What is lumbosacral facet syndrome?

Updated: Nov 19, 2018
  • Author: Gerard A Malanga, MD; Chief Editor: Craig C Young, MD  more...
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Answer

The facet joints are a pair of joints in the posterior aspect of the spine. Although these joints are most commonly called the facet joints, they are more properly termed the zygapophyseal joints (abbreviated as Z-joints; also commonly spelled as "zygapophysial joints"), a term derived from the Greek roots zygos, meaning yoke or bridge, and physis, meaning outgrowth. This “bridging of outgrowths” is most easily seen from a lateral view, where the Z-joint bridges adjoin the vertebrae. The term facet joint is a misnomer because the joint occurs between adjoining zygapophyseal processes, rather than facets, which are the articular cartilage lining small joints in the body (eg, phalanges, costotransverse and costovertebral joints). This joint is also sometimes referred to as the apophyseal joint or the posterior intervertebral joint.

As is true of any synovial joint, the Z-joint is a potential source of pain. In fact, the Z-joint is one of the most common sources of low back pain (LBP). The history and presence of Z-joint pain has been well published. However, despite all of these studies, the diagnosis of Z-joint–mediated pain remains a challenge because no history findings or examination maneuver has been found to be unique or specific to this entity. [1, 2]  Schwarzer et al and other authors have reported up to a 45% false-positive diagnostic rate when the physical examination findings are correlated to diagnostic medial branch blocks of the posterior rami. [3, 4, 5, 6, 7]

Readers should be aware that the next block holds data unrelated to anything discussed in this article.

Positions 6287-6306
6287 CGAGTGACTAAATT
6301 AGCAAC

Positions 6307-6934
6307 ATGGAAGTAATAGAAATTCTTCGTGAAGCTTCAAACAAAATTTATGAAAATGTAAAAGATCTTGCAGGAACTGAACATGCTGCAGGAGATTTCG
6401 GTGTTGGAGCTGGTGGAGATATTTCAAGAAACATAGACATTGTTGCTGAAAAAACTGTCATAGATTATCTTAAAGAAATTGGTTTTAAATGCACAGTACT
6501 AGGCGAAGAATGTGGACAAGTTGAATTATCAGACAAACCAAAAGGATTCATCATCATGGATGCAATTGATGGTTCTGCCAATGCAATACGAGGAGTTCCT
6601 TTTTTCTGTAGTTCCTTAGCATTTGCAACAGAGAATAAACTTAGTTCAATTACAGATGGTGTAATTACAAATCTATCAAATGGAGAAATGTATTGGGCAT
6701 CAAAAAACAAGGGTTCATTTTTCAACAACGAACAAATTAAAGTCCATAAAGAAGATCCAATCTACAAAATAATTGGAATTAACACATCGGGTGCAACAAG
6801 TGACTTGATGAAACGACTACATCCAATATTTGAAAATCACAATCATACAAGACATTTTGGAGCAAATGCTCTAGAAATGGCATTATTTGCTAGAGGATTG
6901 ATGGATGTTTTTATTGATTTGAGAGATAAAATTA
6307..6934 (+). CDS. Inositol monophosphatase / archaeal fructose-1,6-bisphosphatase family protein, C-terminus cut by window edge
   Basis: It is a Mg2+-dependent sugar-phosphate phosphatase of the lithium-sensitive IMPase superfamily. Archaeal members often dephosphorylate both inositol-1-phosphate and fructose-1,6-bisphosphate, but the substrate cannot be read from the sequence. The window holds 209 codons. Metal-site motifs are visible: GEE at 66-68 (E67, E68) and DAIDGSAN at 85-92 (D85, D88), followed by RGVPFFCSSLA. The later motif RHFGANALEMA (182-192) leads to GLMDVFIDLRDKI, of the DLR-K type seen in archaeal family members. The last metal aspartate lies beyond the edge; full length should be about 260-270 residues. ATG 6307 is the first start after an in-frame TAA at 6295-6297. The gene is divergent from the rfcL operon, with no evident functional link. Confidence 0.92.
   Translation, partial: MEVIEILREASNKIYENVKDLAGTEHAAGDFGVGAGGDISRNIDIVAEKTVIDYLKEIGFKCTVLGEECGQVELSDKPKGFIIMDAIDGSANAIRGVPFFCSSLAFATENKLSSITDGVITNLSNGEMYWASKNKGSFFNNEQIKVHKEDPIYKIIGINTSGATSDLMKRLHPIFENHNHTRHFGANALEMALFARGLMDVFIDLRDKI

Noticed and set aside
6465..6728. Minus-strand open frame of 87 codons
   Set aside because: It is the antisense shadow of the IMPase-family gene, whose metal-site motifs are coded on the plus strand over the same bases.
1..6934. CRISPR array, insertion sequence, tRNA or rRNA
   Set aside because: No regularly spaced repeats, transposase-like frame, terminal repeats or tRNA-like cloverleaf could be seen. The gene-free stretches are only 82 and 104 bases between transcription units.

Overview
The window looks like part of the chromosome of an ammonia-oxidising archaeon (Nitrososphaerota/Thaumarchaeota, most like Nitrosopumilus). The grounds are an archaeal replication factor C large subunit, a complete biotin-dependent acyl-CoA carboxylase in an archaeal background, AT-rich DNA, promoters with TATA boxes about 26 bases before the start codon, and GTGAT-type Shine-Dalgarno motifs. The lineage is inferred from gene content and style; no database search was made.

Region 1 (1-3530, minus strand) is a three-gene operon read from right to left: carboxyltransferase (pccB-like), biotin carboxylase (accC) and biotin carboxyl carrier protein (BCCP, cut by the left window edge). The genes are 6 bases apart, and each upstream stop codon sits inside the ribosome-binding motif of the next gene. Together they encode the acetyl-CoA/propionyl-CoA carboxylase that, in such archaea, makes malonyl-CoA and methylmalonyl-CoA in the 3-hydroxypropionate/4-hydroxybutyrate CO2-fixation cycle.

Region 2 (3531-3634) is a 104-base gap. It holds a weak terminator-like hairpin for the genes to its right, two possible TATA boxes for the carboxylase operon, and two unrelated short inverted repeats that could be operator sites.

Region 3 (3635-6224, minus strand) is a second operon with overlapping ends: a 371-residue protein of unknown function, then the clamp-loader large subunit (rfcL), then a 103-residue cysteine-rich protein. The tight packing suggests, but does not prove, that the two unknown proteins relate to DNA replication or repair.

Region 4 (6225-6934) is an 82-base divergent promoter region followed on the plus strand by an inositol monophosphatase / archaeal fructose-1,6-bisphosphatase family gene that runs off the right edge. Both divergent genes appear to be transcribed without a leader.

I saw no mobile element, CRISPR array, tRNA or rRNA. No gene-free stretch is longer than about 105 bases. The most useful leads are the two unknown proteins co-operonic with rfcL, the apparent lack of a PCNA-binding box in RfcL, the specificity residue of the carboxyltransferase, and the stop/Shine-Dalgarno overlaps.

Authors have concluded that in most cases, Z-joints are not the single or primary cause of LBP. In many cases, Z-joint pain is mistaken for discogenic pain. Thus, many clinicians agree that correlating historical or physical examination findings with pain emanating from the Z-joint is a challenge. This review may help broaden the clinician's knowledge of this entity and may assist in making the diagnosis of lumbosacral facet joint syndrome.

For excellent patient education resources, see eMedicineHealth's patient education articles Low Back PainSprains and Strains, and Slipped Disk.


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